However, a recent study published by the Journal of Society For Social Work and Research in October 2017 suggested that perhaps more black people are experiencing mental health issues like depression than may have previously been thought. Neal-Barnett said this was being missed because depression diagnoses were being measured by what she called "white standards."
"We were missing it because we weren't asking the right questions," Neal-Barnett added. "And they didn't realize it either because they were just thinking, 'This is the way I'm supposed to feel,' because they had felt that way for so long, they didn't know they were supposed to feel any differently."
Other psychological indicators of chronic stress include irritability, "burn out," lack of interest, and disengagement, Girdler added. "We can measure 'burnout' by emotional exhaustion," Yeager said. He described this as feeling like at the end of the day, you simply don't have any energy left to take care of yourself, not even to cook yourself a good meal.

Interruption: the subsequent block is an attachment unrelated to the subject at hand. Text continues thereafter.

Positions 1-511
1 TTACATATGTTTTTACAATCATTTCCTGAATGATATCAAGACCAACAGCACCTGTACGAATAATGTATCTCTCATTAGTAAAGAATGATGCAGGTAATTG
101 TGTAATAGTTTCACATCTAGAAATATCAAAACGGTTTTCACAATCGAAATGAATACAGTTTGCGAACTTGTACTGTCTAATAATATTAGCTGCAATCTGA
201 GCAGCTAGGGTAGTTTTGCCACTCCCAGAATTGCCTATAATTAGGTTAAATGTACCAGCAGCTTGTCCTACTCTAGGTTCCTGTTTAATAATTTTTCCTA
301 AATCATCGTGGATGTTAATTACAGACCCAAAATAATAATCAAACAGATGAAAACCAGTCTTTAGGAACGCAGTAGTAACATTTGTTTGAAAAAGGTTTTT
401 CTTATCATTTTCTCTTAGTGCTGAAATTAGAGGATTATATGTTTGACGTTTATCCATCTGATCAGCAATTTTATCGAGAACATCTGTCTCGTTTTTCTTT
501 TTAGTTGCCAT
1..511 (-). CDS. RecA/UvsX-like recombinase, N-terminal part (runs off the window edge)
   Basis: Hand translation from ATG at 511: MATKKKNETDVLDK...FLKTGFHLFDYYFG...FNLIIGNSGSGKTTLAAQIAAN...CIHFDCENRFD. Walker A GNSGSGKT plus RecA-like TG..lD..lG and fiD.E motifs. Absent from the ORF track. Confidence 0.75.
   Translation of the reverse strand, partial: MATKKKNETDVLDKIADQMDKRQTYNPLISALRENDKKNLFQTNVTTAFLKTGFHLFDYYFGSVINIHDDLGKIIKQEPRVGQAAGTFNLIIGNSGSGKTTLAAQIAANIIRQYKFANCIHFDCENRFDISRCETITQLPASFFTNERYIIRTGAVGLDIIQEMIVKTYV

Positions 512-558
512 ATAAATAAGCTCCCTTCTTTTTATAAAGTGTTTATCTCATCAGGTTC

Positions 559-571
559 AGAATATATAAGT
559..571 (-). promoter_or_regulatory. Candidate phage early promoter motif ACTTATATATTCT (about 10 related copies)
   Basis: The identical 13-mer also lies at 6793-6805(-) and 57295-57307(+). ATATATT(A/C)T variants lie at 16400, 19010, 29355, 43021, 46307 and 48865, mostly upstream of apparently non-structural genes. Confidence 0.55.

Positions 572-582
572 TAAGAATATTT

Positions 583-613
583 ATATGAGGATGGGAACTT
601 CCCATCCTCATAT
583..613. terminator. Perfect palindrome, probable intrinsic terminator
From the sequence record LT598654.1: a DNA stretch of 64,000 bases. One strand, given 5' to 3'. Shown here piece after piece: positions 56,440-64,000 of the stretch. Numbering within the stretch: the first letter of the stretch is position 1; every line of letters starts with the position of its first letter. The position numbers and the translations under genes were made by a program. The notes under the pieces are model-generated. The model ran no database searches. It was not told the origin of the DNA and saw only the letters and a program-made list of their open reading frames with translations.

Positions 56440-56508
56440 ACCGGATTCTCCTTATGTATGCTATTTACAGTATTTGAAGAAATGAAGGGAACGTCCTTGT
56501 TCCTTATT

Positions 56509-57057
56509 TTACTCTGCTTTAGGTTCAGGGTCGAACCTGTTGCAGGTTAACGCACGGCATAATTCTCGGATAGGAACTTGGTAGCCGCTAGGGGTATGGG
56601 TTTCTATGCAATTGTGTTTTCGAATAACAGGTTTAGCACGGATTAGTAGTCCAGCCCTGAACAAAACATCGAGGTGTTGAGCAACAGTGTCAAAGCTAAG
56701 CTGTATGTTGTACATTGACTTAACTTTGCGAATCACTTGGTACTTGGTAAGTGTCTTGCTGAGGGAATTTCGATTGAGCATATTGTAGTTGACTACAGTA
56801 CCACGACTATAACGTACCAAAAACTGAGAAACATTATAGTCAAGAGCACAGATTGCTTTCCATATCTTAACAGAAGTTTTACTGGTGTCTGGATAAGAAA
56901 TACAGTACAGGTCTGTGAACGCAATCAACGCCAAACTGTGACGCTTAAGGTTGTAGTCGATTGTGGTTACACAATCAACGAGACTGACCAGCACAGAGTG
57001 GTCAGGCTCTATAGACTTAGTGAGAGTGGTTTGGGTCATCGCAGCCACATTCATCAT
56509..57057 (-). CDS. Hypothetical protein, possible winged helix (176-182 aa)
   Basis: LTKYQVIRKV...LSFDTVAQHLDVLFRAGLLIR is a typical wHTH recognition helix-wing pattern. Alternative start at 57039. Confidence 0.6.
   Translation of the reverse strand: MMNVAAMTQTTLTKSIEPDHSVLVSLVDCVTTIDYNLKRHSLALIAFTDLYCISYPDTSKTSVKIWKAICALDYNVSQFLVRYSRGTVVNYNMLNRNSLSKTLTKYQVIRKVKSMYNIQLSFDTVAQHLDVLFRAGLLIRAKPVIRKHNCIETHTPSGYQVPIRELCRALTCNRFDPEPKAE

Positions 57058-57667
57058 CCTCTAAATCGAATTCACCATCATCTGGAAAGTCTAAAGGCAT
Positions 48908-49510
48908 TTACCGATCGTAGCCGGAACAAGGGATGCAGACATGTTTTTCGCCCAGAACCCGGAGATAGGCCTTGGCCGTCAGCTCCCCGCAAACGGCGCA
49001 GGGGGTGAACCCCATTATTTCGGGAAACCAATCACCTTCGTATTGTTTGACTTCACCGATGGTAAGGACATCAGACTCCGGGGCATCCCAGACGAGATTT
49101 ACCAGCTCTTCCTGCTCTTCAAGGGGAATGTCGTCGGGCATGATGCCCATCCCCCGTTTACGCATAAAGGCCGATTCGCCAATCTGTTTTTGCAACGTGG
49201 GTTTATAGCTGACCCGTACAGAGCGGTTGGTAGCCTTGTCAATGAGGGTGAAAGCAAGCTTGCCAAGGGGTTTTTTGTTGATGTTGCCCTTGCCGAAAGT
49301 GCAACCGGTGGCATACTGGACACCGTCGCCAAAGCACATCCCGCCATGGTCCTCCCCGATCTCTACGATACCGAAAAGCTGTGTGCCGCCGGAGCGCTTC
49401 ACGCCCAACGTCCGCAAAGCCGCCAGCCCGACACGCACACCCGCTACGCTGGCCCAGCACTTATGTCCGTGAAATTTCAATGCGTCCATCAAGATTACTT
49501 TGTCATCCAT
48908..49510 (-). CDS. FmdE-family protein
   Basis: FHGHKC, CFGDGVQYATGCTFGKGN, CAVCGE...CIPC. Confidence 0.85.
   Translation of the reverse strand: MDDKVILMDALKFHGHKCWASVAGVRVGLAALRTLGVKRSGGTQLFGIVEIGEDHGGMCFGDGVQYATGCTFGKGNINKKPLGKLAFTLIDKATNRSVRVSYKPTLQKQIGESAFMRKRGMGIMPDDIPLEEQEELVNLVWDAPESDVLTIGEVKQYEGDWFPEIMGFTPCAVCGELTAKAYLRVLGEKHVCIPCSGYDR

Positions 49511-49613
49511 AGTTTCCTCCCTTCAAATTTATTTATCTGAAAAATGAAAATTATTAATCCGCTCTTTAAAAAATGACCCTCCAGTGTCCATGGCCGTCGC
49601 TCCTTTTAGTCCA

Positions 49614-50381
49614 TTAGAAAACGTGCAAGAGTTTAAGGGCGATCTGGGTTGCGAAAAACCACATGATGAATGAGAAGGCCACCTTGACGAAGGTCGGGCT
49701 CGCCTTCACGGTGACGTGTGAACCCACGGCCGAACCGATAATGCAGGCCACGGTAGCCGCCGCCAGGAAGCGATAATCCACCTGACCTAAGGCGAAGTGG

What Can We Do About It?
A large part of coping with chronic stress is changing the way we think about it, Yeager said. "You might not be able to control what happens to you, but you can control how you process it," he said.
According to Yeager, part of that is building resiliency to negative thinking. We can do this by identifying three positive things in our lives every day and then noting the "why, how, and who" associated with those good things, which will help us to combat the vicious cycle of negativity.
"Self-care is also important," he said. "Set aside time to disconnect, take a walk, be with yourself, and hear yourself." He recommended spending a bit of time each day completely without technology, including music.
When we take time to listen to ourselves, he said, we often find ways of coping with chronic stress that are very simple. "Find whatever makes time fly and do it," he said, adding that it's important to "find people you like to be around, and be around them."